Nuclear Power for Thailand

Nuclear Power for Thailand

Postby Paul Garrioch on Tue Sep 04, 2007 8:40 am

The Prime Minister has explained the plan for a nuclear power plant to produce energy for Thailand and help Thailand move away from reliance on oil and gas. Thailand is a net importer of energy, getting much of its energy from the middle east at a huge cost to the country. Added to that the use of oil is polluting and a cause of green house gases.

So the plan is to import huge numbers of foreign experts into Thailand and spend lots of money to build a nuclear power plant which would be operational by about 2020. Thailand would then need to continue hiring foreigners to run the plant, perhaps continue paying off the foreign debt they will get by building the plant and will be in constant need of foreign uranium and foreign help to get rid of or store the incredibly toxic waste produce that comes from nuclear energy.

It seems to my simple brain that this does not fix Thailand's energy problems. Nuclear energy relies on foreign materials (uranium) which Australia almost has a monopoly on and so can set the price however they want (ie. wait 10-20 years until everyone relies on uranium and then double the price). Nuclear energy is just as polluting or more so than oil, especially if you count the mass usage of oil and coal used in the mining of uranium. Then there is the massive problem of storing incredibly toxic waste for thousands of years. Added to that - in a world political situation that is becoming more unstable and a world environment that is becoming more unstable - why would we want a nuclear power plant anywhere near us?

Hmmm, what can we do to stop this silly idea???? Clearly the better answers are:
Use less energy.
Use energy more efficiently
Use renewable energy sources such as solar, wind, thermal, tidal, etc.
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RE: Nuclear Power for Thailand

Postby Axel Hagemann on Sat Nov 17, 2007 8:35 pm

Nuclear is certainly not the solution, but is part of. Of course Thailand would rely on foreign fuel supply. What is neglected also in my country is the energy density of nuclear. Refueling cycles of 1 year!!! Compare this to coal or oil and you will see dependency is very much different.
Of course saving energy is another important part of solution. We have heating now from 2 C to 22 C, Thailand is nice warm, but more and more Thai cool it down from 32 to 20 - and it is all electric power produced by burning: heat to cool. It is more than 3 times wasting compared to heating!
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RE: RE: Nuclear Power for Thailand

Postby Danuj Kamolvathin on Tue Nov 20, 2007 7:43 am

It is my view that Thailand as a nation must develop more efficient fuel sources to counter act the dependencies on fossil fuels, however, to consider nuclear energy as an alternative at this point simply is not prudent.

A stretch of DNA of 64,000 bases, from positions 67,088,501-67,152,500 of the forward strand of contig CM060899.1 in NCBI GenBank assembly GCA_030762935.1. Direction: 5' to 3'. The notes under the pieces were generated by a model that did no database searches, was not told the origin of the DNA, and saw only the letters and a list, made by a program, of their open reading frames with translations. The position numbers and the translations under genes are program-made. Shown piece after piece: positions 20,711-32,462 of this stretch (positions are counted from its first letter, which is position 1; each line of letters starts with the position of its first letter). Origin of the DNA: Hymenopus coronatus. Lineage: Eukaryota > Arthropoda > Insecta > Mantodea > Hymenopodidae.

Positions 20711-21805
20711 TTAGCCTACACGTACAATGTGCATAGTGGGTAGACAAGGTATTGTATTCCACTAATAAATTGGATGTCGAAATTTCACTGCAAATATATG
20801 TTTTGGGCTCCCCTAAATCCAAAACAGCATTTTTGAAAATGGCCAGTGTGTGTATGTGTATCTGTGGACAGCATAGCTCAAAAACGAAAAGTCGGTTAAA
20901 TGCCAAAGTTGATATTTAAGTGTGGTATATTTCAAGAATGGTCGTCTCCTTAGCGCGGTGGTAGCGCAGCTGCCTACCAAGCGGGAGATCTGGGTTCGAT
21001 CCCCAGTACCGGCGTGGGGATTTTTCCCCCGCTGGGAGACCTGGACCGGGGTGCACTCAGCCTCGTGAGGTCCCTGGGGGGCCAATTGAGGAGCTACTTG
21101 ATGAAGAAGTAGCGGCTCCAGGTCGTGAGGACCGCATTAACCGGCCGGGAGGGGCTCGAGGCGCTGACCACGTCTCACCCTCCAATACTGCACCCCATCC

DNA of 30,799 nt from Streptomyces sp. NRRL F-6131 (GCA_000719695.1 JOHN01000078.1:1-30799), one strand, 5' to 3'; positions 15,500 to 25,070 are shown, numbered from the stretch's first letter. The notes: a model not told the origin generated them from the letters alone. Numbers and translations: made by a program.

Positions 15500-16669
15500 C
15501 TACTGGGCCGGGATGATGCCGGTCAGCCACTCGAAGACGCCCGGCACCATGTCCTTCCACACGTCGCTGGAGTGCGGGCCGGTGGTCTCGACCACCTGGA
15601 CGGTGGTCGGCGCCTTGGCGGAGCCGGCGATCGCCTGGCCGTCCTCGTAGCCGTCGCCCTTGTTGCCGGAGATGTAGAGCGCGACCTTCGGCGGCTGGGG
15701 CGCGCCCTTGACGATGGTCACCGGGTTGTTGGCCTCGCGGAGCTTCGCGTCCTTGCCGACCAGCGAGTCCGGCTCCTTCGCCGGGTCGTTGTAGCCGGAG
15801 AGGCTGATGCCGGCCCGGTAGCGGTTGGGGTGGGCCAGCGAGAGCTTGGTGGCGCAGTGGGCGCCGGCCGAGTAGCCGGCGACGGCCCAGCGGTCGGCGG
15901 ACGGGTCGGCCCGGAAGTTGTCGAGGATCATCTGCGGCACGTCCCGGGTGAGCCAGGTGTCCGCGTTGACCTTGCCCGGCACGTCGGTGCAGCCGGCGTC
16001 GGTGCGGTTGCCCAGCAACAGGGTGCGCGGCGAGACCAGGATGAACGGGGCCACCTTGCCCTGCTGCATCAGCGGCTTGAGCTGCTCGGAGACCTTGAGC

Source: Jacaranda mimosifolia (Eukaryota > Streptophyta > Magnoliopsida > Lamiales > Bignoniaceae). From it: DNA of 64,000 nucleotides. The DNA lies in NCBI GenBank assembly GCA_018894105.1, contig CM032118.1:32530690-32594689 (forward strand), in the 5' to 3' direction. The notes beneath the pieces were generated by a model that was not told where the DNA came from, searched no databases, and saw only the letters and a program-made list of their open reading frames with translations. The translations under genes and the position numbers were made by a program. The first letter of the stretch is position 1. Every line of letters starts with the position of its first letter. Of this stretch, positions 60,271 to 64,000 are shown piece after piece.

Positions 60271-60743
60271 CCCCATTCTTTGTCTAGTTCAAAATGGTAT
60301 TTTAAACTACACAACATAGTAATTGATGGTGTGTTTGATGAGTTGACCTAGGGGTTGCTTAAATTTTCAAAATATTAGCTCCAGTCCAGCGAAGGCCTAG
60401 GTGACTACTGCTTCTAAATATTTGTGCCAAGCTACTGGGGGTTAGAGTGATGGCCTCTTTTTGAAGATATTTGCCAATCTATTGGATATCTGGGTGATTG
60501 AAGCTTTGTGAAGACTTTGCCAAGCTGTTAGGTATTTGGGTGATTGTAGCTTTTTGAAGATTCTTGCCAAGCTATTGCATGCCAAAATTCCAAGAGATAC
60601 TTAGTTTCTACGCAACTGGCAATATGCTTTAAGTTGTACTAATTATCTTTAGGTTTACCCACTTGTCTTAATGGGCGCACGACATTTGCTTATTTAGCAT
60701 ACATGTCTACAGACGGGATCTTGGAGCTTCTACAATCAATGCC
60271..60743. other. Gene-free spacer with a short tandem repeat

I believe that nuclear energy in today’s global economy is based on the premise of tiers of effective energy management. Thailand should take this opportunity to develop programs that exhibit successful energy strategies in stages with comprehensive benchmarks to lay a framework for future more advanced forms of energy.
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Nuclear Power for Thailand

Postby Leum Laaou on Fri Nov 23, 2007 10:49 am

Thailand is power hungry. Look around you, everything is sucking it up.

Just as well Laos is so pliable and poor eh?

Here's a little bit about what Thailand is doing to satisfy its energy demands:

http://www.iht.com/articles/2006/03/15/news/rcorpdam.php
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RE: RE: Nuclear Power for Thailand

Postby axel hagemann on Thu Dec 20, 2007 1:02 am

when I came first time to Thailand, again I had this air conditioning exoerience like in US! But I was not in US,k I was in cooled paradise. How much energy consumes an AC? AND: for what? Just to froze you in taxi?
it is so frustrating to see humans discussing about energy!
Again nuclear helps, but does not solve for the long term!
hag
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RE: RE: Nuclear Power for Thailand

Postby Rooster on Fri Feb 01, 2008 10:32 am

Nuclear countdown

By Yuthana Praiwan
On his very last day as energy minister, Piyasvasti Amranand officially inaugurated a three-year, 1.38- billion-baht study of nuclear power generation for Thailand.

The study would be undertaken by the new Nuclear Power Development Office (NPDO). The working panel would be chaired by Norkhun Sitthiphong, the current deputy permanent secretary for the Energy Ministry.Dr Piyasvasti said the preparation procedure involved various elements including a feasibility study, site selection, public acceptance plan, and development of the required technical skills for local personnel.